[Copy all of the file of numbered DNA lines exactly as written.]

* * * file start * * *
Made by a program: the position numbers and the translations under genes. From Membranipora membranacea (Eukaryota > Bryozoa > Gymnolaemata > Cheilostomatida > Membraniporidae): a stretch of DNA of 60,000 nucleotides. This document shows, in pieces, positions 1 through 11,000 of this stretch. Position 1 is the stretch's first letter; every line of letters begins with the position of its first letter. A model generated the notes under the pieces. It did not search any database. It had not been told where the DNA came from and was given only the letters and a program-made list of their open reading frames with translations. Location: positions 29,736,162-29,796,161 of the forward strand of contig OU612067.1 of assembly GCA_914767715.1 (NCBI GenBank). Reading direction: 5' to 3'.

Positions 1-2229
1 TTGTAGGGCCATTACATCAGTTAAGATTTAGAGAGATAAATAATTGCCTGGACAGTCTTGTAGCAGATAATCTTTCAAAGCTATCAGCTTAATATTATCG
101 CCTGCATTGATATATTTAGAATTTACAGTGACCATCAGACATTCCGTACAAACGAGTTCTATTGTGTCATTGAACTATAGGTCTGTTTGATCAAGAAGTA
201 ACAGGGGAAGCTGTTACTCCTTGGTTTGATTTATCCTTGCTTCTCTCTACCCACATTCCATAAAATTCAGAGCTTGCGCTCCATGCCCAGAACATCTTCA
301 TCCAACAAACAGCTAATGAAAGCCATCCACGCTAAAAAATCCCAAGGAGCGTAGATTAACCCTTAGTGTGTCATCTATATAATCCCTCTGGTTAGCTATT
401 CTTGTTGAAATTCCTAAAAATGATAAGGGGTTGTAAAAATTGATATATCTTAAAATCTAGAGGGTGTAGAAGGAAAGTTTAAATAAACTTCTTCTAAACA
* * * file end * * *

Made by a program: the position numbers and the translations under genes. From Membranipora membranacea (Eukaryota > Bryozoa > Gymnolaemata > Cheilostomatida > Membraniporidae): a stretch of DNA of 60,000 nucleotides. This document shows, in pieces, positions 1 through 11,000 of this stretch. Position 1 is the stretch's first letter; every line of letters begins with the position of its first letter. A model generated the notes under the pieces. It did not search any database. It had not been told where the DNA came from and was given only the letters and a program-made list of their open reading frames with translations. Location: positions 29,736,162-29,796,161 of the forward strand of contig OU612067.1 of assembly GCA_914767715.1 (NCBI GenBank). Reading direction: 5' to 3'.

Positions 1-2229
1 TTGTAGGGCCATTACATCAGTTAAGATTTAGAGAGATAAATAATTGCCTGGACAGTCTTGTAGCAGATAATCTTTCAAAGCTATCAGCTTAATATTATCG
101 CCTGCATTGATATATTTAGAATTTACAGTGACCATCAGACATTCCGTACAAACGAGTTCTATTGTGTCATTGAACTATAGGTCTGTTTGATCAAGAAGTA
201 ACAGGGGAAGCTGTTACTCCTTGGTTTGATTTATCCTTGCTTCTCTCTACCCACATTCCATAAAATTCAGAGCTTGCGCTCCATGCCCAGAACATCTTCA
301 TCCAACAAACAGCTAATGAAAGCCATCCACGCTAAAAAATCCCAAGGAGCGTAGATTAACCCTTAGTGTGTCATCTATATAATCCCTCTGGTTAGCTATT
401 CTTGTTGAAATTCCTAAAAATGATAAGGGGTTGTAAAAATTGATATATCTTAAAATCTAGAGGGTGTAGAAGGAAAGTTTAAATAAACTTCTTCTAAACA